NGOs are the small organizations that get contracted out to do work. Donor Projects are the big international government backed projects that are really driving the activities on the ground. District Wide Assistance Program funded by our very own government of Canada (CIDA) is an example of a Donor Project. This project is very simple in that money is available to the District Assemblies to apply for, and upon being granted funds they are to undertake the projects of their choice with the money.

Other Donor Projects are rigid guidelines and are more specific in their intended use. Currently in the district there are at least 8 of these Donor Projects. Now I will go into the side projects I have found myself working on.

In Detail

The first is a Northern Region Poverty Reduction Program (NORPREP) evaluation. NORPREP is a big Donor Project that is working in the district. They have asked the Assembly to do an evaluation of the work that a smaller NGO did for them. I have been working on this project in order to pilot new ways of doing evaluations, as well as to improve the quality of reports that we write in efforts of making the knowledge we gain from the field more useful to other people.

The second is working with the Natural Disaster Management Organization. This is a branch of the government that is responsible for managing and distributing relief items to people affected by natural disasters (such as the floods last year). My role with them will be to do the allocation of the rest of the relief items and to make sure that accurate reporting is done to aid in transparency.

Last, I have just started working on a new Community Based Rural Development Project that is providing the district with a large sum of money to do road rehabilitation after the floods last year. My role in that project is to ensure a transparent and evidence based decision making process for deciding which roads get rehabilitated.

For now those are the only side projects I have on the go, in addition to my three other large work streams. It makes for a long 10 hour day, but keeps me busy which is why I came here.

My Assigned Tasks

After three weeks at work my task has been laid out for me. Since starting work on March 19, I have been helping out in the office on various projects, as well as attending meetings and workshops to find out just how the District Assembly works. Through the small work I have done and informal conversations with co-workers and supervisors, I have generated a fairly good idea of the problems here at the District Assembly and have now started to address these issues.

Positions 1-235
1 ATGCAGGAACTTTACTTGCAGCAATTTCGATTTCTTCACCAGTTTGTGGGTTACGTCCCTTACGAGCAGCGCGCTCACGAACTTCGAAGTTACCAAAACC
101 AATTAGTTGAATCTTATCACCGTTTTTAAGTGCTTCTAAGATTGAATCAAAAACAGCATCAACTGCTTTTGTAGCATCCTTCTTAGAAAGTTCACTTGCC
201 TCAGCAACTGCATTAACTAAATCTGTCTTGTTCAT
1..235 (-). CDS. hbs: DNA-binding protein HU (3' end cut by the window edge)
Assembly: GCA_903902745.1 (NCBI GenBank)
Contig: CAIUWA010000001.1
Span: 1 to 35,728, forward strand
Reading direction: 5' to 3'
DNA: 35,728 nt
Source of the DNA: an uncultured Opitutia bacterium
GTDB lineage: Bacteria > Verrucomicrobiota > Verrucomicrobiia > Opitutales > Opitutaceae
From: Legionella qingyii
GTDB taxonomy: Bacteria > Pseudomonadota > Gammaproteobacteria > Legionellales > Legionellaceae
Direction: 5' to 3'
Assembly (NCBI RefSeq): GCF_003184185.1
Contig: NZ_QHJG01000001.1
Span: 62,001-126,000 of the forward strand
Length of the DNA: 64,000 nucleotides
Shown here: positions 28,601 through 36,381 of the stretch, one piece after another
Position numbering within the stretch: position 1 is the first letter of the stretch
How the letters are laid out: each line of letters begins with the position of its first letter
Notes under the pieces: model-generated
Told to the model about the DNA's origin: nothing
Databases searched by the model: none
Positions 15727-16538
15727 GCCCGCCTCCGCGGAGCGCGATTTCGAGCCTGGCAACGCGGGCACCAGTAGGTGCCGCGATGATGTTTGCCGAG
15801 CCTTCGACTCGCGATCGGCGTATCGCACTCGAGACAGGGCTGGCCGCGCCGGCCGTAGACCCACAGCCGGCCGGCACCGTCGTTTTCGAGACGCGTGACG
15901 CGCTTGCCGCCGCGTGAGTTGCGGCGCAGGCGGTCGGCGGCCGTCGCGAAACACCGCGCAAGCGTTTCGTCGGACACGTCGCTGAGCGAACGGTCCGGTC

I will start by giving some background into the governmental set up of Ghana. Right now I am working at the district level of government. Ghana is divided into regions (the equivalent of our provinces) and then into districts. The District Assembly is responsible for all development projects in its district. Any Non-governmental organizations (NGO) working in the district must first get permission form the District Assembly, and usually end up cooperating with the local government. As well, money from the national level of government is allocated to each District Assembly so that it can deliver services to its people.

In essence I am here to serve two functions. To provide an extra set of hands in any given development project to help services get out quicker and improve the quality of services to the rural poor. The second is to act as a consultant to this government structure, and strengthen its institutional capacity so that it can perform better in my absence.


This is the part of my work where I am just working on any given project to help move things along, and also learn about how the District Assembly works and how to improve it. So far this has been anything from helping with report writing, to monitoring and evaluation of previous projects, to developing ranking criteria for citing projects.


The following tasks were identified by my boss and myself upon observing some of the bottlenecks here at the district.

1) The evaluation of the four year medium term plan. Every district creates a four year medium term development plan which determines all of the projects they will do for the following 4 years. This plan is also supposed to be monitored as it goes, which has been done to some extent but could be improved upon. My job is to actually look at the medium term development plan and see how much has been completed, and most importantly, what we can learn from what we've done, etc.

2) While doing the evaluation of the four year medium term plan, we will also gather the community’s needs, priorities, and suggestions. From all this information we will make the new development plan for the two new districts (the district I was originally posted two has split into two).

3) Through both of these activities I am to resuscitate the district planning and co-ordinating unit. This committee of people is responsible for all the planning and decision making with regards to any development projects in the district. My boss strongly feels that improvement in this area could really improve the effectiveness of the District Assembly.

4) Creating a better information management system. Ensuring that key information is gathered, organized and stored efficiently so that decisions can be made based on evidence.

5) Computer training of the staff.

That is my work in brief. I wish there was a way to boil it down into a simpler picture, but as I have come to learn, the development industry is convoluted mess of different players and activities that makes it difficult to wrap your brain around at first.